• Ray in VT

          Well, I don’t like to but in, but I did think that the whole “go ahead and hit me in the head with a brick” or whatever thing was a bit weird, but who knows.  Maybe if I was getting hammered in a similar way in the media I wouldn’t be able to hold my your know what together, so I’m not judging her regarding that.

  • HonestDebate1

    Why in the world is On Point putting Paula Deen side by side with client #9? Are we really going to compare someone using a word, a word, 30 years ago with an elected official betraying the trust of the people? Bizarre.

    • Ray in VT

      It probably would have been better to put up a picture of Mark Sanford, especially if one could be found of him “hiking the Appalachian Trail”.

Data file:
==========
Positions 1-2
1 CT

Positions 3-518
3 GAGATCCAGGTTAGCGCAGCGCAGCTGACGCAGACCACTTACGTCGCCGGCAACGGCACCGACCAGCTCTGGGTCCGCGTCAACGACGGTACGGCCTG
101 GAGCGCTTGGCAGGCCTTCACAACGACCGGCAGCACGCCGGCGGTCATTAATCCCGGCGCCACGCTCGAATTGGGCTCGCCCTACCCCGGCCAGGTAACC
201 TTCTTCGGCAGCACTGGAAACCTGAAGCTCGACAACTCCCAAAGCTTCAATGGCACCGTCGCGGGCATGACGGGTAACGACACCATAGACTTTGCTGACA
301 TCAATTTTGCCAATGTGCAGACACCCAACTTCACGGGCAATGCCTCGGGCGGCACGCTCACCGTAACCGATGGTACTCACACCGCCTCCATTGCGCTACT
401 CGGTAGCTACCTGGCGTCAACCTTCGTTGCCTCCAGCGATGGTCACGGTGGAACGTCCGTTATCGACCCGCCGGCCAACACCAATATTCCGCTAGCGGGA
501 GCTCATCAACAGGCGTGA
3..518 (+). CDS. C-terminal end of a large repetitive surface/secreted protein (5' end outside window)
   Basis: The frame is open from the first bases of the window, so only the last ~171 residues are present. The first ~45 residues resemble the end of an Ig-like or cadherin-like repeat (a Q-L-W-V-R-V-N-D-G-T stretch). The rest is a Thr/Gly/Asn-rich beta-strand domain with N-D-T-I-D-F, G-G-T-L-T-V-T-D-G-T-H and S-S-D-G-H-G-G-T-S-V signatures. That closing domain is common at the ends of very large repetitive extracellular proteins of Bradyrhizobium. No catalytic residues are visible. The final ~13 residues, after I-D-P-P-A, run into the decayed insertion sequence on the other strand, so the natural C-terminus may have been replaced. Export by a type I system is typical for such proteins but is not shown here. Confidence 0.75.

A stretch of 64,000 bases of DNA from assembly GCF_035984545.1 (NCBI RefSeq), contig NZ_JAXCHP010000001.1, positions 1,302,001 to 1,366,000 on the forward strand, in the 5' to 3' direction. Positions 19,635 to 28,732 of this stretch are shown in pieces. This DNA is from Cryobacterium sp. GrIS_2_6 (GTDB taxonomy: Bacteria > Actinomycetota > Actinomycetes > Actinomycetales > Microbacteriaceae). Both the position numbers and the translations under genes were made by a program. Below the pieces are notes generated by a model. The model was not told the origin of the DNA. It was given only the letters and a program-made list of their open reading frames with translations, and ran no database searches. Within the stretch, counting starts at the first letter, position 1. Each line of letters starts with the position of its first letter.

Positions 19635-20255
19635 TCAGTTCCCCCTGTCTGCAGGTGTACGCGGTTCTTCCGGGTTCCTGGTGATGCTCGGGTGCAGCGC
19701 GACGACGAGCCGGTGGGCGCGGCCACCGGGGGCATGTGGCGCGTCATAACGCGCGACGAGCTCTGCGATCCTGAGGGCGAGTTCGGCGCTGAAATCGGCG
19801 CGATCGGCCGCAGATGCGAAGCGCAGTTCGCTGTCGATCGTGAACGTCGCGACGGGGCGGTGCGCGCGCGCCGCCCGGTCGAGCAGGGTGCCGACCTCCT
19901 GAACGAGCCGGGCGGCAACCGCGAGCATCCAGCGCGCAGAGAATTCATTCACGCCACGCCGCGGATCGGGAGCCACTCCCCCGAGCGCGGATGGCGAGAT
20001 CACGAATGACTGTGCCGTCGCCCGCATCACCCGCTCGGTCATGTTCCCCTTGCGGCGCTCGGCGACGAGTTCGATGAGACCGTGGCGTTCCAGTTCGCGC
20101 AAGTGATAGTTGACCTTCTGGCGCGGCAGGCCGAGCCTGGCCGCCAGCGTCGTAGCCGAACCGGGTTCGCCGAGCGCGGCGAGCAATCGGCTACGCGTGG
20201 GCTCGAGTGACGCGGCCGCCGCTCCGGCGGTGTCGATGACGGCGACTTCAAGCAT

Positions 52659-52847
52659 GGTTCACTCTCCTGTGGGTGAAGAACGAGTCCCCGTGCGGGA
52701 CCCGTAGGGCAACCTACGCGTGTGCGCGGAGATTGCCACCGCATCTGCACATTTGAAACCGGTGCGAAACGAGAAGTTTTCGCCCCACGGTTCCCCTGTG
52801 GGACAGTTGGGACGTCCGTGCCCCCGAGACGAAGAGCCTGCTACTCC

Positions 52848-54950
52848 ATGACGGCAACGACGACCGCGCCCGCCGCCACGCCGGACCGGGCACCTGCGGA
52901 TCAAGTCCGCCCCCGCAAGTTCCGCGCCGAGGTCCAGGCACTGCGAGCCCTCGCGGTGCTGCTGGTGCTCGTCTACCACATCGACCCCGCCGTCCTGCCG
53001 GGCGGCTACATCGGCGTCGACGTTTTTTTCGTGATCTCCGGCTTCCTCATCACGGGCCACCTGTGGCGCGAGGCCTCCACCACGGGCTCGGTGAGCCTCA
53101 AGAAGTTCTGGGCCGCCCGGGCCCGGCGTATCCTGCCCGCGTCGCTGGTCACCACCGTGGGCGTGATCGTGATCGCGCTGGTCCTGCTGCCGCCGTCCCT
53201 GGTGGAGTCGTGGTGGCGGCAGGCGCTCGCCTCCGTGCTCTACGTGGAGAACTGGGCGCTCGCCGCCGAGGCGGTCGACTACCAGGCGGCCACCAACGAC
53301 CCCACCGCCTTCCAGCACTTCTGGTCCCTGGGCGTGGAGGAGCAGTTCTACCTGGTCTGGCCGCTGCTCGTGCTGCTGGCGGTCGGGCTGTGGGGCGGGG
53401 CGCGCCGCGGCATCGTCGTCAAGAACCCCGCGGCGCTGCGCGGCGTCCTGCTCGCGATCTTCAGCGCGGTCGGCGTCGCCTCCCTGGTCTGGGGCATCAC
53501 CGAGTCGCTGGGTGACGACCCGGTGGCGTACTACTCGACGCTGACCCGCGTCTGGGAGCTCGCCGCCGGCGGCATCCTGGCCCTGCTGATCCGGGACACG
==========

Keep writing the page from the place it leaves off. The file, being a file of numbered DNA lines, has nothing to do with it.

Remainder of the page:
• HonestDebate1

        I agree completely, apples to apples.

        • Ray in VT

          Maybe Deen and Weiner would be a better comparison (in terms of severity), unless they wanted to dig up that married Congressman who resigned after replying to a personals ad on Craigslist with a shirtless photo:

          http://www.nbcnews.com/id/41498568/ns/politics-capitol_hill/t/congressman-resigns-amid-craigslist-scandal/#.UdwHyG2mW1w

          • HonestDebate1

            I’m not sure what you are getting at. Weiner’s action’s were those of a sexual predator. The Congressman you cite is a sleazeball. Both were elected and put in positions of public trust. There is not telling what words either may have used in the context of 30 years. They are deplorable.

            Deen’s a celebrity chef.

          • Ray in VT

            One used some racist words.  The other tweeted a picture of his underpants.  Both are pretty low level as far as I’m concerned.  I think that what Weiner did were hardly the actions of a “sexual predator”, plus his family then had to subsequently endure the Bachmann/Gohmert witch hunt against his wife.